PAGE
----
Old Haunt Records

Studio / Producer / Musician

Old Haunt Records on SoundBetter

Multi-instrumentalist and conceptual songwriter, my skills are focused on transforming my clients' music into the best version of itself. I've been the head engineer at commercial recording studios, a bedroom producer, and a fill in session musician for my clients. My emphasis is doing what will make the song the best it can be.

Having worked in and out of recording studios of all types since 2010, I've had a decade to hone my skills and stretch out in different areas of music. Whether it's slapping some bass to a song, adjusting a single's song structure, or mixing and mastering an album there probably isn't something I haven't done at least once. I've done a lot of work writing and recording keyboard parts for rock and metal bands that desire a cinematic flair to their music, but I've also performed bass and rhythm guitar when necessary.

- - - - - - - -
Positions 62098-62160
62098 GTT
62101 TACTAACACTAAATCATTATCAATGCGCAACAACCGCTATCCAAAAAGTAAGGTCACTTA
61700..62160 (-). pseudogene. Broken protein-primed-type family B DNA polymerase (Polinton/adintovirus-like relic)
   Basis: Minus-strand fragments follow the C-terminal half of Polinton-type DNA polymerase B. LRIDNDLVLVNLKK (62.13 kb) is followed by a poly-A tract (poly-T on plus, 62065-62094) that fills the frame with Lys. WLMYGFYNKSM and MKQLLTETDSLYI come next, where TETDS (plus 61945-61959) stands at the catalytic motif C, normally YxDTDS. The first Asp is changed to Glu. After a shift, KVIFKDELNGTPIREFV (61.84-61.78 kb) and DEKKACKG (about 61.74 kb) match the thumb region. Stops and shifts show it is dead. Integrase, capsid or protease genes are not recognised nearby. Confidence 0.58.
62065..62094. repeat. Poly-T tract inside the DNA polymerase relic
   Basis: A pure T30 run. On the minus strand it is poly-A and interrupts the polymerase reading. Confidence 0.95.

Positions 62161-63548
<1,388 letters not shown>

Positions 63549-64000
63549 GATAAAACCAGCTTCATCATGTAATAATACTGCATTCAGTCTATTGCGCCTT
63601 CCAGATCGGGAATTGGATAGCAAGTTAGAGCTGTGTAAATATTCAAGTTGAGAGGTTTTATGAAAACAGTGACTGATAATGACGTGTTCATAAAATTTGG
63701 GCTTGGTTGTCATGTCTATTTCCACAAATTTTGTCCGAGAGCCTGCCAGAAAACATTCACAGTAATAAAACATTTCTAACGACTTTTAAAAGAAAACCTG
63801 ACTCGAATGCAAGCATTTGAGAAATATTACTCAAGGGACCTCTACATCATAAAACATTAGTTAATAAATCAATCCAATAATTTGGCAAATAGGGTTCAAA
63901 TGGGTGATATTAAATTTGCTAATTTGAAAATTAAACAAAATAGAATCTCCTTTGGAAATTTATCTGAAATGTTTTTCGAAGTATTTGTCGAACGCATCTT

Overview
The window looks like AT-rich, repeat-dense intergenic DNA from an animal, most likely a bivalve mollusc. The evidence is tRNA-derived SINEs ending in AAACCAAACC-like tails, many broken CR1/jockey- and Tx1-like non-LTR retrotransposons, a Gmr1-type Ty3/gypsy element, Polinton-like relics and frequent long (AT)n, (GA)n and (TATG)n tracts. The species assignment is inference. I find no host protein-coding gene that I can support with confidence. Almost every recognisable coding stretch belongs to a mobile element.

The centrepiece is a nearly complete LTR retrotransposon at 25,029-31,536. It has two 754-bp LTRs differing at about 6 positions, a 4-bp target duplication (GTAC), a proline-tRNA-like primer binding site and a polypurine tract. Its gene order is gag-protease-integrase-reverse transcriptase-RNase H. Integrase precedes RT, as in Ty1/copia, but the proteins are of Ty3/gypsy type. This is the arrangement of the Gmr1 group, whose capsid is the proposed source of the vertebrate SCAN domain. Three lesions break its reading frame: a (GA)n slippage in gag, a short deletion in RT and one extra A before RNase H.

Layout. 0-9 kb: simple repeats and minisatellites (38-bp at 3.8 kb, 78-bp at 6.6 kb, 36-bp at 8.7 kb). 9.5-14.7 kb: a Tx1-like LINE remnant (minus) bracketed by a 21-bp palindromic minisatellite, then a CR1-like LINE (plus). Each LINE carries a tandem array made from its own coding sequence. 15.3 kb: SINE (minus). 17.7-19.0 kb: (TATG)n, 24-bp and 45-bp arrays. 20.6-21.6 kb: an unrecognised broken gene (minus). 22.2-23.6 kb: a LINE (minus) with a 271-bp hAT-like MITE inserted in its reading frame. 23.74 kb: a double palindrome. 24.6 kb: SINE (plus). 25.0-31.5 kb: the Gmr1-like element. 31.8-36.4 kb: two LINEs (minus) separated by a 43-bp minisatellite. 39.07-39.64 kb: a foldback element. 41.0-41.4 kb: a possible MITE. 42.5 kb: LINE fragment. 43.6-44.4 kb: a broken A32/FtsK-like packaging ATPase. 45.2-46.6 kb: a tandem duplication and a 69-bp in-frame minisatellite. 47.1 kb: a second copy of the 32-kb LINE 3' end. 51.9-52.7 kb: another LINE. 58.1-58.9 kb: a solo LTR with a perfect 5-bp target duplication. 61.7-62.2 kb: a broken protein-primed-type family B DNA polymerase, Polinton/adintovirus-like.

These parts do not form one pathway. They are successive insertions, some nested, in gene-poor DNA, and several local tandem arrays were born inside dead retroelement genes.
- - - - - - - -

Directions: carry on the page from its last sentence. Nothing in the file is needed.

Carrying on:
I specialize in production and songwriting, but I've also performed mixing and mastering duties while working out of some of Toronto's enduring commercial studios. I built my own production suite called Old Haunt Recording Studio to allow me to be flexible with my prices, as well as have a space to do whatever the project needs to become legendary. My academic background in English, Philosophy and Religion has also given me some useful insights to writing lyrics for thought provoking heavy metal songs.

I own an arsenal of custom and boutique equipment- whether it be guitars, amps, microphones or otherwise, I definitely have a "really cool" tool for the job. In the odd time there is a gap in my skillset I'm friends with tons of professional session musicians that can record easily at my recording space for your project.